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Interesting Cacatuodes Behavior

Discussion in 'Apistogramma' started by fairone2, Jan 3, 2018.

  1. fairone2

    fairone2 New Member

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    Hello ~
    I recently purchased pair of cacatuoides 'orange flash' and they are already raising their second family! (Yes!!). I noticed the male swimming along and suddenly he stopped, leaned over and 'spit' out about a dozen or so of the fry! (I wish I could've caught this on video to show you~ maybe next time!). I'm still pretty new when it comes to Apistos and was wondering if it was normal for the males to be such 'good' at parenting as the female is? They really are fascinating to watch! Also, I also have a pair of red Agassisii I bought 1 month before the orange pair and they haven't had a brood yet. I had them in the same 50 gal. as the orange pair but decided to move them to a 10 gal. of their own but they still haven't had any. The water is alright and everything (RO). Maybe they're not compatible??
    Thank-you!
    Lisa
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  2. Ade205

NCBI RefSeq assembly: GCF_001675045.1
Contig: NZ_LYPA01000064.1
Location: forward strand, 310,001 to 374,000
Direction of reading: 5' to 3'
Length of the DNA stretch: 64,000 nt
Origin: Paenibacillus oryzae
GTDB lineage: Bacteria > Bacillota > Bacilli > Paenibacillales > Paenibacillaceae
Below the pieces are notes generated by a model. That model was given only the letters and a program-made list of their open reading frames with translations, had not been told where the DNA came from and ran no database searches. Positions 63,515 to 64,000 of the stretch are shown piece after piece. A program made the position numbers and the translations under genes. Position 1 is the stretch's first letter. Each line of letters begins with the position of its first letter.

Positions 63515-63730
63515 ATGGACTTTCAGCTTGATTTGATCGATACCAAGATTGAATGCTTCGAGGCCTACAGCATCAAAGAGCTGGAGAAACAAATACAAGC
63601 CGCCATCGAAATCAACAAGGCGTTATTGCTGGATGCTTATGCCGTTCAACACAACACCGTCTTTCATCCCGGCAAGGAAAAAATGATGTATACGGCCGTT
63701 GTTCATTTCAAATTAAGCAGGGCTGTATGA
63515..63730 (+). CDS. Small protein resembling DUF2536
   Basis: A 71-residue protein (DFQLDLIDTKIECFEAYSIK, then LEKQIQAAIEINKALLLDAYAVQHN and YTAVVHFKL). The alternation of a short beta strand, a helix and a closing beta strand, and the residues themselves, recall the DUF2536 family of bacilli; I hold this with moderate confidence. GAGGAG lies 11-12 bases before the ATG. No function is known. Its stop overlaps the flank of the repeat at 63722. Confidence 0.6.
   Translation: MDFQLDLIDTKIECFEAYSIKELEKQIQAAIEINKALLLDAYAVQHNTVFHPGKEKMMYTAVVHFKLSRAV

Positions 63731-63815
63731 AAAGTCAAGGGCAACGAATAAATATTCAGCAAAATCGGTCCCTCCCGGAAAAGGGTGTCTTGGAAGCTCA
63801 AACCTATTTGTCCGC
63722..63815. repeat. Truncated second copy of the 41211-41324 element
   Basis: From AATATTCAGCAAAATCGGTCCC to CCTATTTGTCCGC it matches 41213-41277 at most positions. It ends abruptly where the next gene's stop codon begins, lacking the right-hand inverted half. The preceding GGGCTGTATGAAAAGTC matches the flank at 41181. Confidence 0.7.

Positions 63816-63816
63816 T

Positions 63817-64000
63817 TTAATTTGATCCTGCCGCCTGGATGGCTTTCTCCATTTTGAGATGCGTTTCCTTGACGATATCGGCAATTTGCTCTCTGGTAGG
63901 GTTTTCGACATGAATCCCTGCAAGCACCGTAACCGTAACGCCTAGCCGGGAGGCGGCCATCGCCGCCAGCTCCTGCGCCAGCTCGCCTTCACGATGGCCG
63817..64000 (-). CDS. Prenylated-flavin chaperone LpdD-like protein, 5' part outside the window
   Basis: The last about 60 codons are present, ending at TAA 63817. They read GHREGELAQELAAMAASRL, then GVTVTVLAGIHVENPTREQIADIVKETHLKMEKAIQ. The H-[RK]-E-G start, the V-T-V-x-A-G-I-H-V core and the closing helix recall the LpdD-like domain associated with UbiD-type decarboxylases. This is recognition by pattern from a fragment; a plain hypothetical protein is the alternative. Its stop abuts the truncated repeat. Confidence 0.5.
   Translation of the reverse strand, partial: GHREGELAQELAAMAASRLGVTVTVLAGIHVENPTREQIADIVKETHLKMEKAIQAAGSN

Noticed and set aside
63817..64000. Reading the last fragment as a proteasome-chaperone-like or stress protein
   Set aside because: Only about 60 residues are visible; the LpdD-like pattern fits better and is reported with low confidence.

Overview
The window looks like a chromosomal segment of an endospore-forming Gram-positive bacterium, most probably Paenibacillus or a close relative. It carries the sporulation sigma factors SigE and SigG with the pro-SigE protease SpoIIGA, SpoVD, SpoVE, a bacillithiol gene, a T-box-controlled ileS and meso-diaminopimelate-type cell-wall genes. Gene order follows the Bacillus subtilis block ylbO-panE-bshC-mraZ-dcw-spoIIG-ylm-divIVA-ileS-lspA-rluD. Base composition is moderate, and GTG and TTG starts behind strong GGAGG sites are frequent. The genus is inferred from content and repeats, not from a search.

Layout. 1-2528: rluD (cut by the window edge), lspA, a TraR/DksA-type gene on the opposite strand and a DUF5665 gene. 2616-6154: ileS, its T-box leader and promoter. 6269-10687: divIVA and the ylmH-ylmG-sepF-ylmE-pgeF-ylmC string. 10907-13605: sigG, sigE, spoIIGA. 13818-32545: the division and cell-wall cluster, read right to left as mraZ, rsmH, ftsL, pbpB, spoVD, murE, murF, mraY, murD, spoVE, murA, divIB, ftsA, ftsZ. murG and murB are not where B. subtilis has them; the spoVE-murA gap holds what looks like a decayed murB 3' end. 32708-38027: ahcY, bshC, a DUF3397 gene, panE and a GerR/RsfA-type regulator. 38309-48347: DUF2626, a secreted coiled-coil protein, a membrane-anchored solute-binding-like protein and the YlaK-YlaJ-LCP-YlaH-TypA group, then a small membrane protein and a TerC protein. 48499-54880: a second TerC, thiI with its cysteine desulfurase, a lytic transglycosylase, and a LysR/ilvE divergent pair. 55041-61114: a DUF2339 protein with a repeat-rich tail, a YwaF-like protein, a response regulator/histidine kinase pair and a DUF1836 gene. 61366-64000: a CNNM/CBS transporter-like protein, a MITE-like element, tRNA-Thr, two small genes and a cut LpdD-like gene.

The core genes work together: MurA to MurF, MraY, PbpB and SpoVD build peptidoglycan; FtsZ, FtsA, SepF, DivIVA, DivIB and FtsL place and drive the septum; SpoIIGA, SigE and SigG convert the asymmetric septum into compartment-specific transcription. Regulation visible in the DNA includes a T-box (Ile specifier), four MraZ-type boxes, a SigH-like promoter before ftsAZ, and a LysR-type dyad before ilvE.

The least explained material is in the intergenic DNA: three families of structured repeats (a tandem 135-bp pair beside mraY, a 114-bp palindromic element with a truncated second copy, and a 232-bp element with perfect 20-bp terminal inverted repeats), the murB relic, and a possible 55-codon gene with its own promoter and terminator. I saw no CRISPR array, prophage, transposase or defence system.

Ade205 Active Member

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    Hi Lisa. I'm in similar boat to you as I'm new to Apistogramma breeding too. Been keeping various males for years in Discus tanks with other dwarfs, but only just gotten the bug for breeding them and it's taking over my tank space lol

    My first spawning pair was a few months back and the male, he's the one in my avatar, showed no parental care whatsoever, and would snack on his babies given half a chance, however, I've just had another spawn with different parents, cacs again, and this pair are totally different with the male helping out and chasing down any runaways and spitting them back into the pack just like mum. Re yours, I've only ever seen either do just one baby at a time though I'd imagine a fully grown male could fit a fair few new born fry into his mouth!

    It's fascinating behaviour, and will be interesting to hear what others have to say on their experiences... in mean time, try and video yours, would be awesome to see.

    Ade
    Last edited: Jan 3, 2018
  3. Mike Wise

    Mike Wise Moderator Staff Member 5 Year Member

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    As both of you have seen, this type of parental behavior varies with the individual fish.
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  4. fairone2

    fairone2 New Member

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    Thank-you!!
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